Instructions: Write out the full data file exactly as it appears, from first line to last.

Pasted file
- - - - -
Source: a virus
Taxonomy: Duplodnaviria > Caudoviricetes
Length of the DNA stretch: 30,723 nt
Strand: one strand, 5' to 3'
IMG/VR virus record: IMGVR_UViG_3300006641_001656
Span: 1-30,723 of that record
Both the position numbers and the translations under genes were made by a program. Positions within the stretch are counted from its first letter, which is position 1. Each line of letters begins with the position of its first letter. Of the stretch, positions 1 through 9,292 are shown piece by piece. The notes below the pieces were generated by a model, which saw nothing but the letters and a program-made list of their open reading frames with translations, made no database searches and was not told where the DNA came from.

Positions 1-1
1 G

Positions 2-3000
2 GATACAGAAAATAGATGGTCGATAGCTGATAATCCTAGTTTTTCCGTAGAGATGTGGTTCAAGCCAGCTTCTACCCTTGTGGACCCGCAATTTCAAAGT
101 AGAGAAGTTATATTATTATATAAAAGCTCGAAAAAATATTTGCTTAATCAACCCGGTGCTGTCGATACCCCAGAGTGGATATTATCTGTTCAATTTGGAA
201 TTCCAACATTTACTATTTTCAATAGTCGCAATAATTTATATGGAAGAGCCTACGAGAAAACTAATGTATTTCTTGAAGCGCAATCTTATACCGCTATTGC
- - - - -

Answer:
Source: a virus
Taxonomy: Duplodnaviria > Caudoviricetes
Length of the DNA stretch: 30,723 nt
Strand: one strand, 5' to 3'
IMG/VR virus record: IMGVR_UViG_3300006641_001656
Span: 1-30,723 of that record
Both the position numbers and the translations under genes were made by a program. Positions within the stretch are counted from its first letter, which is position 1. Each line of letters begins with the position of its first letter. Of the stretch, positions 1 through 9,292 are shown piece by piece. The notes below the pieces were generated by a model, which saw nothing but the letters and a program-made list of their open reading frames with translations, made no database searches and was not told where the DNA came from.

Positions 1-1
1 G

Positions 2-3000
2 GATACAGAAAATAGATGGTCGATAGCTGATAATCCTAGTTTTTCCGTAGAGATGTGGTTCAAGCCAGCTTCTACCCTTGTGGACCCGCAATTTCAAAGT
101 AGAGAAGTTATATTATTATATAAAAGCTCGAAAAAATATTTGCTTAATCAACCCGGTGCTGTCGATACCCCAGAGTGGATATTATCTGTTCAATTTGGAA
201 TTCCAACATTTACTATTTTCAATAGTCGCAATAATTTATATGGAAGAGCCTACGAGAAAACTAATGTATTTCTTGAAGCGCAATCTTATACCGCTATTGC